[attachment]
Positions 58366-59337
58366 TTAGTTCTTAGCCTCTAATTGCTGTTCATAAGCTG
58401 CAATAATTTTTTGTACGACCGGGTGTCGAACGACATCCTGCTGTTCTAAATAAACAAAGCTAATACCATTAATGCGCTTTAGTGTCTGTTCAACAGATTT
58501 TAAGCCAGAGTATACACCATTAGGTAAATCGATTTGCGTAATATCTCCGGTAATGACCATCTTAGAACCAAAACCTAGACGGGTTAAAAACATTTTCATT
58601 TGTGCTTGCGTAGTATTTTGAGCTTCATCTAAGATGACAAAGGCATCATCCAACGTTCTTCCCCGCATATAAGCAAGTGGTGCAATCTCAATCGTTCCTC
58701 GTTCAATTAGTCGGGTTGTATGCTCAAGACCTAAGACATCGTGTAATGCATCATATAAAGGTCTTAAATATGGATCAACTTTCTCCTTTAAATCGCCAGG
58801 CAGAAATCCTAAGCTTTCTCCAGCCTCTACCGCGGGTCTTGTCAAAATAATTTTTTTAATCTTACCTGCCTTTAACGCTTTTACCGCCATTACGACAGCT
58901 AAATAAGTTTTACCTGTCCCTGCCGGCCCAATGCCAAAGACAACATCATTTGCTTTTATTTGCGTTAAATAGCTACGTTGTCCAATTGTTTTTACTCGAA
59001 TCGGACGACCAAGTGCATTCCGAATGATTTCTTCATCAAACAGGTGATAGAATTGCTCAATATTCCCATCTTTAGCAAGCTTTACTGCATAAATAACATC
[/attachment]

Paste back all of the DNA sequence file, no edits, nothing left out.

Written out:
Positions 58366-59337
58366 TTAGTTCTTAGCCTCTAATTGCTGTTCATAAGCTG
58401 CAATAATTTTTTGTACGACCGGGTGTCGAACGACATCCTGCTGTTCTAAATAAACAAAGCTAATACCATTAATGCGCTTTAGTGTCTGTTCAACAGATTT
58501 TAAGCCAGAGTATACACCATTAGGTAAATCGATTTGCGTAATATCTCCGGTAATGACCATCTTAGAACCAAAACCTAGACGGGTTAAAAACATTTTCATT
58601 TGTGCTTGCGTAGTATTTTGAGCTTCATCTAAGATGACAAAGGCATCATCCAACGTTCTTCCCCGCATATAAGCAAGTGGTGCAATCTCAATCGTTCCTC
58701 GTTCAATTAGTCGGGTTGTATGCTCAAGACCTAAGACATCGTGTAATGCATCATATAAAGGTCTTAAATATGGATCAACTTTCTCCTTTAAATCGCCAGG
58801 CAGAAATCCTAAGCTTTCTCCAGCCTCTACCGCGGGTCTTGTCAAAATAATTTTTTTAATCTTACCTGCCTTTAACGCTTTTACCGCCATTACGACAGCT
58901 AAATAAGTTTTACCTGTCCCTGCCGGCCCAATGCCAAAGACAACATCATTTGCTTTTATTTGCGTTAAATAGCTACGTTGTCCAATTGTTTTTACTCGAA
59001 TCGGACGACCAAGTGCATTCCGAATGATTTCTTCATCAAACAGGTGATAGAATTGCTCAATATTCCCATCTTTAGCAAGCTTTACTGCATAAATAACATC